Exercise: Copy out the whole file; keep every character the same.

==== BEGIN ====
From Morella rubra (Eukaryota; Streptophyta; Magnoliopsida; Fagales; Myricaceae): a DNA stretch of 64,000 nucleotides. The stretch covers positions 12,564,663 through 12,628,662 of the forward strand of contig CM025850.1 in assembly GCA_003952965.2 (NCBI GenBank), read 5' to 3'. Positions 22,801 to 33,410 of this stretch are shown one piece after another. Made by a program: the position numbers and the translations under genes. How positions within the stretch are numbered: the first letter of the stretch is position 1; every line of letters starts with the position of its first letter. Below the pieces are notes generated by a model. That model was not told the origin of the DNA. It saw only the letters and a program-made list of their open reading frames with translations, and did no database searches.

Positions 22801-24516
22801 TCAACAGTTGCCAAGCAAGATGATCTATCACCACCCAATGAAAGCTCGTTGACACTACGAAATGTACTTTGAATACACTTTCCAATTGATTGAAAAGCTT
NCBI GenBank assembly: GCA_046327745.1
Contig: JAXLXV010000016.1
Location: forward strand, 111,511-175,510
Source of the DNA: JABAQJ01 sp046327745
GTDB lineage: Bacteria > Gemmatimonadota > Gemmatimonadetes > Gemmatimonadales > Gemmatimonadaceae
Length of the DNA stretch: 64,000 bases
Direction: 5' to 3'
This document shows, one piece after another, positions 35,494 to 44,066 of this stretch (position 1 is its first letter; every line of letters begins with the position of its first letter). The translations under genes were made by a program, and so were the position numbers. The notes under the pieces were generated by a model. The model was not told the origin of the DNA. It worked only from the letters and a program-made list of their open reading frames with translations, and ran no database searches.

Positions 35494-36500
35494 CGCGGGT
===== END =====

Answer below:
From Morella rubra (Eukaryota; Streptophyta; Magnoliopsida; Fagales; Myricaceae): a DNA stretch of 64,000 nucleotides. The stretch covers positions 12,564,663 through 12,628,662 of the forward strand of contig CM025850.1 in assembly GCA_003952965.2 (NCBI GenBank), read 5' to 3'. Positions 22,801 to 33,410 of this stretch are shown one piece after another. Made by a program: the position numbers and the translations under genes. How positions within the stretch are numbered: the first letter of the stretch is position 1; every line of letters starts with the position of its first letter. Below the pieces are notes generated by a model. That model was not told the origin of the DNA. It saw only the letters and a program-made list of their open reading frames with translations, and did no database searches.

Positions 22801-24516
22801 TCAACAGTTGCCAAGCAAGATGATCTATCACCACCCAATGAAAGCTCGTTGACACTACGAAATGTACTTTGAATACACTTTCCAATTGATTGAAAAGCTT
NCBI GenBank assembly: GCA_046327745.1
Contig: JAXLXV010000016.1
Location: forward strand, 111,511-175,510
Source of the DNA: JABAQJ01 sp046327745
GTDB lineage: Bacteria > Gemmatimonadota > Gemmatimonadetes > Gemmatimonadales > Gemmatimonadaceae
Length of the DNA stretch: 64,000 bases
Direction: 5' to 3'
This document shows, one piece after another, positions 35,494 to 44,066 of this stretch (position 1 is its first letter; every line of letters begins with the position of its first letter). The translations under genes were made by a program, and so were the position numbers. The notes under the pieces were generated by a model. The model was not told the origin of the DNA. It worked only from the letters and a program-made list of their open reading frames with translations, and ran no database searches.

Positions 35494-36500
35494 CGCGGGT